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How you can help FBI stop health-care ripoffs

Photo Credit: Cliffview Pilot

CALL TO ACTION: Agents with the FBI’s Newark Field Office have launched an unprecedented advertising campaign targeting one of the largest drains on the U.S. economy, health-insurance fraud, which costs taxpayers $60 billion to $200 billion in losses every year. They’re hoping that citizens respond by diming out the crooks.

The messages, which began running Monday, are on digital billboards on Routes 80, 95, 78, 287, and 280, as well as at 40 kiosks at 13 malls throughout the state.

The pilot program will run through Sept. 25. If successful, it’ll go national.

Each message speaks to a different audience: One features a mother cradling an infant, while one aimed at health-care professionals features a surgeon with a scalpel. Another speaks to seniors: “There’s no magic pill to fix our health care system. Report health care fraud!”

Money talks, too: One ad has an intravenous bag filled with blood dripping onto a pile of cash. The message: Health-care fraud is “bleeding our nation dry!”

“This is the first time the FBI has used advertisements to further a general investigative priority,” said Michael B. Ward, the Newark Field Office’s Special Agent in Charge. The purpose, he said, is to educate the public about health care fraud, show how it affects our individual tax bills and is “not some nebulous government problem” and to get high-quality tips that can help federal agents nail the cheats.

“By coming to law enforcement with information about criminal activity, the public becomes a force multiplier,” Ward said. “It’s almost as good as having an agent right there in the midst of the criminal activity. That alone will put criminals on alert and hopefully discourage the rampant theft from these programs.”

The number : (973) 792-3000

As people live longer, health-care costs are expected to increase – currently more than twice the rate of inflation – with government funding covering $1 trillion. At the same time, tips have been decreasing.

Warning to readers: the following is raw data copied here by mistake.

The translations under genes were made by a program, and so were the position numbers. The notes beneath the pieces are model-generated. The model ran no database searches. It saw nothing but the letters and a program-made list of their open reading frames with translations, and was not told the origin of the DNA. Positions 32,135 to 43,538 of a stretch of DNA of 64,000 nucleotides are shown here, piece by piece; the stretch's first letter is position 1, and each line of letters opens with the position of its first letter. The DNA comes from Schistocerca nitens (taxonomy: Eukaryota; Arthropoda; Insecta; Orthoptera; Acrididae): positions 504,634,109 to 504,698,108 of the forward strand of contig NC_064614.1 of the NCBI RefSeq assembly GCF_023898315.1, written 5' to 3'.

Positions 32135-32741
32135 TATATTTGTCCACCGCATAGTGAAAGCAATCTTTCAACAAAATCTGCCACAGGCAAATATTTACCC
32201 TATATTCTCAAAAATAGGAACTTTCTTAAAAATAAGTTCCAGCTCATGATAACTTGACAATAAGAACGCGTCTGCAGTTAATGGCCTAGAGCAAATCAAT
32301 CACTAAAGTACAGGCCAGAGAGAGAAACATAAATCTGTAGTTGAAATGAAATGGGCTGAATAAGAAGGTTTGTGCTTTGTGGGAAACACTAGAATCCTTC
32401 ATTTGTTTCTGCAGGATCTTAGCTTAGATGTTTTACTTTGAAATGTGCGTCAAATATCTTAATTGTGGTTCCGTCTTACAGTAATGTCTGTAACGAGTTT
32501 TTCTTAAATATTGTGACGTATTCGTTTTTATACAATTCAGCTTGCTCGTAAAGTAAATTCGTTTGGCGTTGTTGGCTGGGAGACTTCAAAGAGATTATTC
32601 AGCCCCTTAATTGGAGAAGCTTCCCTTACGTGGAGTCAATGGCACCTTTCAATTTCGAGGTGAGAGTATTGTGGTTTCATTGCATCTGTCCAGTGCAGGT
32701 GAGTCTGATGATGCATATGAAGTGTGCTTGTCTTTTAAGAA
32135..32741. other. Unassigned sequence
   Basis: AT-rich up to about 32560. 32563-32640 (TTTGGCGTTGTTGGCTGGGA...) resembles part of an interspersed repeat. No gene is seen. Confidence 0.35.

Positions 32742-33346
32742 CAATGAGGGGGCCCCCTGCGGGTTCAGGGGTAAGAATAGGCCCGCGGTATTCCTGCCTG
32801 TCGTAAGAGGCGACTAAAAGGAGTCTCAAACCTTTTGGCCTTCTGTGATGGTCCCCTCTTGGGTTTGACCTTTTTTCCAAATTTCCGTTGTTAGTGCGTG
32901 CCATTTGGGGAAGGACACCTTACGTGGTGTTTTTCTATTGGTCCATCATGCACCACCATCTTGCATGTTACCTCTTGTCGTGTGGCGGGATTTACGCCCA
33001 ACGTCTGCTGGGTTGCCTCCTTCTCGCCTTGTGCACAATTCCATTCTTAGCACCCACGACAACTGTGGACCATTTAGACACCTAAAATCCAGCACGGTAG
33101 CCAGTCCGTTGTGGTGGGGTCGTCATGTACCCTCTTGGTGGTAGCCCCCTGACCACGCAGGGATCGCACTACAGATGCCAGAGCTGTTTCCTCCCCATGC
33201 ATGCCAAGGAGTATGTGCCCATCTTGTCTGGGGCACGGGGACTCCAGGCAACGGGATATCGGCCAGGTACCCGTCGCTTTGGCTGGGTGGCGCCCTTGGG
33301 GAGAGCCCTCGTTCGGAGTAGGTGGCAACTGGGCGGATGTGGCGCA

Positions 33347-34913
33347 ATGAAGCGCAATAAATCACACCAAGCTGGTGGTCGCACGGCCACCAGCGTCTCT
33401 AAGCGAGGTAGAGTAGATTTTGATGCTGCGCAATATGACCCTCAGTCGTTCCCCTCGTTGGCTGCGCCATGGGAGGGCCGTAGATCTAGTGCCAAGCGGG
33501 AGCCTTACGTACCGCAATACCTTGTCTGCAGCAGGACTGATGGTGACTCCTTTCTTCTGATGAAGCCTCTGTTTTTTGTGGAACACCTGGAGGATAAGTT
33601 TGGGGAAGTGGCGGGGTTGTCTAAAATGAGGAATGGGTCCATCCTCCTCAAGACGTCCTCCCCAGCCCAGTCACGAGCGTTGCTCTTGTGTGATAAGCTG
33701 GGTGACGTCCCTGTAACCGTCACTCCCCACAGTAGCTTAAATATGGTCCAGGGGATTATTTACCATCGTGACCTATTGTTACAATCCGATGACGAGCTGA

The HCF unit in Newark got only 18 complaints from the public last year, down from 25 in 2008. Even worse, referrals from other law enforcement agencies plummeted to nine, from 66 two years earlier.

The bureau works closely with the U.S. Department of Health and Human Services, the Centers for Medicare and Medicaid Services and state and local law enforcement agencies to root out health fraud, abuse and public safety threats. Its Health Care Fraud unit even receives its own federal funding separate from the bureau.

“Medicare and Medicaid represent the largest publicly funded programs and are, therefore, targeted frequently,” Ward said.

The 3% to 10% percent of total losses “are more substantial than losses in any other sector of the public or private marketplace,” he said, citing daily health-care fraud costs of a minimum of $164 million a year. In fact, last year’s losses in New Jersey alone were around $7.5 million, the ninth-highest nationwide, behind California, New York, Texas, Florida, Pennsylvania, Illinois, Ohio, and Michigan.

The bureau’s active caseload has passed the 2,600 mark, leading to 750 convictions of 1,000 people charged, the FBI said in a statement. Although the numbers seem high, “this is only scratching the surface,” Ward said.

The numbers have dropped so dramatically, he said, because fewer people are coming forward – be it to local, state or federal authorities. The FBI are banking on the new campaign – aimed at making the public more aware of health-care fraud and telling citizens how and where to report it – will make a huge difference.

“Post 9/11, the FBI transformed itself from the traditional police organization into an intelligence-driven machine,” Ward said. “Every step of every investigation is based on information from many different types of sources and interagency cooperation and it is all checked and rechecked.

“To make a good case – any case –you need human source reporting.”

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